Google Nexus 7 tablet first look – five top features [Video]
What is the Google Nexus 7 tablet?
A 7-inch tablet made by Asus, the Google Nexus 7 gets its name from the fact it is the first tablet to run the latest version of the Android operating system – Jelly Bean.
This is the first Google branded tablet ever, but rather than focusing on competing with the iPad Google has focused on the cheaper end of the market and set it against models like the – currently US only – Amazon Kindle Fire.
Watch our video below to find our more about the Nexus 7 tablet.
Read our what’s new in Android Jelly Bean for more information about the new operating system.
5 things we like about the Google Nexus 7 tablet
- Its price
Costing £159 for the 8GB version and £199 for the 16GB model, the Nexus 7 is very affordable and is a lot cheaper than an iPad. Plus, this includes a £15 voucher to use in the Google Play store
- It’s a commuter friendly size
As well as a 7-inch screen the Nexus 7 only weighs 340g meaning holding it with one hand on a train or bus won’t leave your arm aching for the rest of the day
- New operating system
The Nexus 7 is the first product to feature Jelly Bean, the latest version of the Android operating system. This includes improved touchscreen performance and better search. For more information read our post on what’s new in Jelly Bean
- Good hardware
Despite being an affordable tablet the Nexus 7 still has some impressive hardware including a tegra 3 – quad-core processor and 12-core graphics processor. This means apps should work very fast and it will be able to play the latest games
- Large battery
Google claim the 4,325mAh battery provides 9 hours of video playback and 300 hours of stand-by time. We won’t be able to confirm this until we test the tablet in our labs, but it sounds impressive
Tim’s impressions of the Nexus 7
There’s no way of talking about the Nexus 7 without mentioning the cost, and for less than £200, it could fundamentally change the tablet market. Despite the price it has the features to compete with tablets that cost twice as much, and that’s just the 16GB version, let alone the 8GB edition.
And it doesn’t look like a £200 tablet – it looks classy and feels well-made. There are some compromises – the screen is surrounded by a large bezel so it looks a little small, and the back panel has a rubbery finish so it doesn’t feel as premium as the iPad or Asus Transformer Prime – but they’re easy to forgive.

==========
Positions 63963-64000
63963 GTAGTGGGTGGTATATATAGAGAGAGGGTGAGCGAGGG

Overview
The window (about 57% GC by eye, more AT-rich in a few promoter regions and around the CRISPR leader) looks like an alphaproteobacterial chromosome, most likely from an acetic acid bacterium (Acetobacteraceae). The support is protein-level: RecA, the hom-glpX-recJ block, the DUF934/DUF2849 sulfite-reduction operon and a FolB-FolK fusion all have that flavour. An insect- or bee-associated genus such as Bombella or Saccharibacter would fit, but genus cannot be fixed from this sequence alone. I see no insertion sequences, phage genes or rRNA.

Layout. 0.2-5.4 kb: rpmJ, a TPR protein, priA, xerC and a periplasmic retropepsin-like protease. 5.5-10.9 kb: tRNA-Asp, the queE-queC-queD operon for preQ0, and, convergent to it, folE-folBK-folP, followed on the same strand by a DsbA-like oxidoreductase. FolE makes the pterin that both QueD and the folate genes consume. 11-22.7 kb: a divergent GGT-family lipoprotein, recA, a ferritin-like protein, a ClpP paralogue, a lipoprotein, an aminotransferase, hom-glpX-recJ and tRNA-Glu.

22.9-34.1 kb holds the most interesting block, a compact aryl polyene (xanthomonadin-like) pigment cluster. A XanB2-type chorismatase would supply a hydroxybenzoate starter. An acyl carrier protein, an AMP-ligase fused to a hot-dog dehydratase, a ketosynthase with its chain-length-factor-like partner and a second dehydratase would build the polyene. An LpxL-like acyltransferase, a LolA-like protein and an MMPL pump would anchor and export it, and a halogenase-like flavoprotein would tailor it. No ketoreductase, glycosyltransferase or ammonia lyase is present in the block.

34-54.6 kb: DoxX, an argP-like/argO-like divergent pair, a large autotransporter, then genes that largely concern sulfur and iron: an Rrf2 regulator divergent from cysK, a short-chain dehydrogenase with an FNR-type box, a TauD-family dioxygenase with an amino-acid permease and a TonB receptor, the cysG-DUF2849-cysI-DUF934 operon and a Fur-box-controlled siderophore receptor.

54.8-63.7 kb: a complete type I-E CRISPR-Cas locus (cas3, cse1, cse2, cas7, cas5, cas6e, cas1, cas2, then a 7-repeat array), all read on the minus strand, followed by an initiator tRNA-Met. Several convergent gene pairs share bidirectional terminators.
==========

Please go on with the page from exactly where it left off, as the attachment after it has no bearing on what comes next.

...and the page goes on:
The 7-inch screen means the tablet is small enough to use with one hand and theoretically fit into a jacket pocket – a pretty big jacket, at least. Weighing just 340g also means that, while it doesn’t feel cheap and breakable, it’s light enough to wield one-handed without getting achy arms.
On first inspection it’s fast and the interface feels very smooth – whether this is down to the quad-core processor or the Project Butter feature from Android Jelly Bean it is hard to tell, but it makes for a nice experience.
The new search function of Jelly Bean also looks good, and Google Now served up relevant cards for the location – although without a search history to rely on we aren’t able to see how well this will work after everyday use.
A rear-facing camera, 3G functionality and a microSD slot have all been sacrificed in the name of cost cutting – although the only one of these that are likely to make a difference to most users is the lack of microSD. This means you will be stuck with the fairly modest 8GB or 16GB of internal memory – so you may have to do a bit of juggling to fit what you need on the tablet every now and again.
Overall, I found it a very decent tablet and would still have been fairly impressed if Google was asking £300 for it. It’s not quite up to competing with the iPad, but at this price point it’s hard to imagine finding anything better.
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